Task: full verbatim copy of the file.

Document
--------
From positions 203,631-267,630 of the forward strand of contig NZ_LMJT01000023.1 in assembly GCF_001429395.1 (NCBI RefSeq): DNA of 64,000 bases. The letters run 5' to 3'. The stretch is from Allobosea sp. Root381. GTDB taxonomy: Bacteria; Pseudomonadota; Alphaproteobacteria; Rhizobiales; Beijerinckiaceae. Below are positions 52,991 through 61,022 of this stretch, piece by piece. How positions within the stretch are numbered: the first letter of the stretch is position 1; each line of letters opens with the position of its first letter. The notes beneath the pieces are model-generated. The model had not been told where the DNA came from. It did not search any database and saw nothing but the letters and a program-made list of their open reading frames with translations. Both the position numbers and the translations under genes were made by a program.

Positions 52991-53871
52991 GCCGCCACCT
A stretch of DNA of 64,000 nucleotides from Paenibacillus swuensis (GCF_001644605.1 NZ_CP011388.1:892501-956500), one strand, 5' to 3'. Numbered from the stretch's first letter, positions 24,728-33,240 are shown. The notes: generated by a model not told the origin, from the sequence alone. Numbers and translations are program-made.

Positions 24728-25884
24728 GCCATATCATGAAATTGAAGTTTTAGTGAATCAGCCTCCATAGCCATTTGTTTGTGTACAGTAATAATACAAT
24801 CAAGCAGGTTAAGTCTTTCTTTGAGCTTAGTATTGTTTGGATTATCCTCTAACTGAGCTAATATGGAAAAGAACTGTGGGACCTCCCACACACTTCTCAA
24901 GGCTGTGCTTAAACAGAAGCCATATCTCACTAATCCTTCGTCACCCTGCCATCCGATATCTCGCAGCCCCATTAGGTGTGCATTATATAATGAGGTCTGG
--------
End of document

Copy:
From positions 203,631-267,630 of the forward strand of contig NZ_LMJT01000023.1 in assembly GCF_001429395.1 (NCBI RefSeq): DNA of 64,000 bases. The letters run 5' to 3'. The stretch is from Allobosea sp. Root381. GTDB taxonomy: Bacteria; Pseudomonadota; Alphaproteobacteria; Rhizobiales; Beijerinckiaceae. Below are positions 52,991 through 61,022 of this stretch, piece by piece. How positions within the stretch are numbered: the first letter of the stretch is position 1; each line of letters opens with the position of its first letter. The notes beneath the pieces are model-generated. The model had not been told where the DNA came from. It did not search any database and saw nothing but the letters and a program-made list of their open reading frames with translations. Both the position numbers and the translations under genes were made by a program.

Positions 52991-53871
52991 GCCGCCACCT
A stretch of DNA of 64,000 nucleotides from Paenibacillus swuensis (GCF_001644605.1 NZ_CP011388.1:892501-956500), one strand, 5' to 3'. Numbered from the stretch's first letter, positions 24,728-33,240 are shown. The notes: generated by a model not told the origin, from the sequence alone. Numbers and translations are program-made.

Positions 24728-25884
24728 GCCATATCATGAAATTGAAGTTTTAGTGAATCAGCCTCCATAGCCATTTGTTTGTGTACAGTAATAATACAAT
24801 CAAGCAGGTTAAGTCTTTCTTTGAGCTTAGTATTGTTTGGATTATCCTCTAACTGAGCTAATATGGAAAAGAACTGTGGGACCTCCCACACACTTCTCAA
24901 GGCTGTGCTTAAACAGAAGCCATATCTCACTAATCCTTCGTCACCCTGCCATCCGATATCTCGCAGCCCCATTAGGTGTGCATTATATAATGAGGTCTGG